Carlos Rodriguez is a world traveler. On Sundays I would drink beer and play guitar with him, a Colombian national, poolside at his home in the Democratic Republic of the Congo. One evening while sharing the table with a mix of local elite and well-traveled expats, he told a story about the time he spent working in Haiti. Carlos works for one of those invisible corporations that silently sustain life on the planet. A past tour of duty landed him in Port-au-Prince overseeing the operations at a major flour processing plant, an indispensable industrial staple. On January 12, 2010, Carlos was working. It was a Tuesday, and he left the plant in his pick-up truck to meet and run an errand. On his way to run the errand an earthquake struck the island, the likes of which hadn’t been seen in at least 200 years.
Shaken but unharmed, Carlos returned to his place of business to find it in ruins. Co-workers were injured and some were already dead, crushed under rubble and fallen heavy machinery. The most horrifying part of the ordeal–the part that makes Carlos shift the tone of his voice–is when he tells me about colleagues, friends, who were still alive, but concealed, trapped under mounds of debris. These poor souls were not only alive and conscious, but calling out for help, begging to be rescued. Perhaps had their business been on the other side of the island, in the Dominican Republic, or back in Carlos’ home of Columbia, there would have been hope; but in Haiti, the poorest country in the Western hemisphere, there was simply no chance these men were getting out alive.
The 3-year anniversary of this catastrophe offers the world an opportunity to assess the recovery and reconstruction efforts, to see if the world rose to the occasion or not. A December 2012 examination by The New York Times presented some troubling findings. Of the $7.5 billion in aid disbursed up to that point,
“More than half of the money had gone to relief aid. Of the rest, only a portion went to earthquake reconstruction strictly defined. Instead, much of the so-called recovery aid was devoted to costly current programs, like highway building and H.I.V. prevention, and to new projects far outside the disaster zone, like an industrial park in the north and a teaching hospital in the central plateau.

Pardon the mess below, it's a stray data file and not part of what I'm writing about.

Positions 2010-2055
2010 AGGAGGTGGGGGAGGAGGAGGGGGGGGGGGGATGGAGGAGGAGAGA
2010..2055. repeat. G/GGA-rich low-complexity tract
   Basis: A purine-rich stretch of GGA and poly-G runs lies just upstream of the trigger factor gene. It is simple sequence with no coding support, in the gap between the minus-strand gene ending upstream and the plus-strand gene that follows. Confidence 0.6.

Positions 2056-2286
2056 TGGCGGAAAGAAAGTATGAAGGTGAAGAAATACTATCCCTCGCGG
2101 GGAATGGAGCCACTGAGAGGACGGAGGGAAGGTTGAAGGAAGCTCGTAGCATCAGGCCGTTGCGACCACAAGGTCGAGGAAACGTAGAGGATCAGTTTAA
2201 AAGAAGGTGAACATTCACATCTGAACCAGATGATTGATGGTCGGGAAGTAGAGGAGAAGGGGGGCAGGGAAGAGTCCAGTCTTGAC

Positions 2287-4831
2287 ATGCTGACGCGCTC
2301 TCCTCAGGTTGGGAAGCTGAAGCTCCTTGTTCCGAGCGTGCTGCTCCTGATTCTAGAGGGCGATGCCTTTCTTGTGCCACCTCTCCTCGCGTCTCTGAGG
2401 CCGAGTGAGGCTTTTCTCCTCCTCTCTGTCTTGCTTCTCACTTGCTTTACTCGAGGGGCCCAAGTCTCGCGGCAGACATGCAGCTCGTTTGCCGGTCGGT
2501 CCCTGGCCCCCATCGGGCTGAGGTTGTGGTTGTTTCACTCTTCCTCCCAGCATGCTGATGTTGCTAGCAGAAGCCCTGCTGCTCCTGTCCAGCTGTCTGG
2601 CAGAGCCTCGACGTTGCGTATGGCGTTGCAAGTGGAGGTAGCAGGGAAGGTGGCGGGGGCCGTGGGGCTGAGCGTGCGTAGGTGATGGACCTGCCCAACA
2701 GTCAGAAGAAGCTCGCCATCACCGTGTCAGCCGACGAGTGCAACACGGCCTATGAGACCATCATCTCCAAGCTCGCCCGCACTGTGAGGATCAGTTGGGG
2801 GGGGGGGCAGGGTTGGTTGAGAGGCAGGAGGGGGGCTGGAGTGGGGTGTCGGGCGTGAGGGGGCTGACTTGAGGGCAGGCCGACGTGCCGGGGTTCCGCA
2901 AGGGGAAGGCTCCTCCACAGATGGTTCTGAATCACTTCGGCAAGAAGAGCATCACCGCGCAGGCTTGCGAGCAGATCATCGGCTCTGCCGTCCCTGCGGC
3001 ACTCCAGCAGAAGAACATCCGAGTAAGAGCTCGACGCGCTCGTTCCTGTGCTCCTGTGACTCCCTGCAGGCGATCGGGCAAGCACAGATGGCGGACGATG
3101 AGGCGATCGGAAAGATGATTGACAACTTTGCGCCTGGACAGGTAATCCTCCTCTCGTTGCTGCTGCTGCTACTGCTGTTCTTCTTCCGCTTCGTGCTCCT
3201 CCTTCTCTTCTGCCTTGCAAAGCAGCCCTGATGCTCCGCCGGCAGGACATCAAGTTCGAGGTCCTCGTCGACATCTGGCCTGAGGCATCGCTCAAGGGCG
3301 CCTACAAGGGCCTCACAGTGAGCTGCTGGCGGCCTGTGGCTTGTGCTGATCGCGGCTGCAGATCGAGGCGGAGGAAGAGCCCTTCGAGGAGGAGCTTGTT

Meanwhile, just a sliver of the total disbursement—$215 million—had been allocated to the most obvious and pressing need: safe, permanent housing.”
Misallocation of funds in charity and non-profit organizations is a serious and persistent concern: potential donors should ask tough budgetary questions of these businesses and use websites like Charity Navigator to assess the percentage of a given donation that will reach its advertised purpose. Of course no one is more keenly aware of the Haitian financial situation than the concerned officials themselves. The director-general of the government of Haiti’s Ministry of Finance, Pierre Erold Etienne, was quoted in a report to the UN Special Envoy as saying:
“The real problem is that we do not have, or I should say we have only very little, overall information on aid…We have very little information in this sector, very little. If we really want to help this country, we have to be able to manage this financial information, to centralize it somewhere for the benefit of everyone, both for the benefit of the state and also of donors themselves, so that everyone can know what interventions are being made in each sector… and this will also facilitate the coordination of donors’ own interventions.
… [So] if we had information on disbursements to NGOs, disbursements to public institutions and to what sector and region, this would facilitate the programming of our local resources–or the treasury’s resources. What good is it to open a clinic in an area where there are already three run by NGOs? There is duplication simply because we do not have advance information.”
In addition for mutual financial transparency between donors, NGOs, the UN, and national governments, there should also be attention paid to the amount of money dedicated to the recovery effort. Official UN figures tally $13.34 billion in pledged aid to the still shattered country. Compare that to the $60 billion that the U.S. government will likely lay out for Hurricane Sandy recovery.
For Haiti to recover from this real life horror story it will take more than modern bookkeeping. A new round of conversations needs to take place on what it will take to get Haitians out of Cholera-infested tent cities and into adequate permanent housing. Haiti has been one against the world since it shook off the French imperial yoke by way of a slave rebellion over 200 years ago; it’s well past time for the Creole country to be given an opportunity to be healthy and free.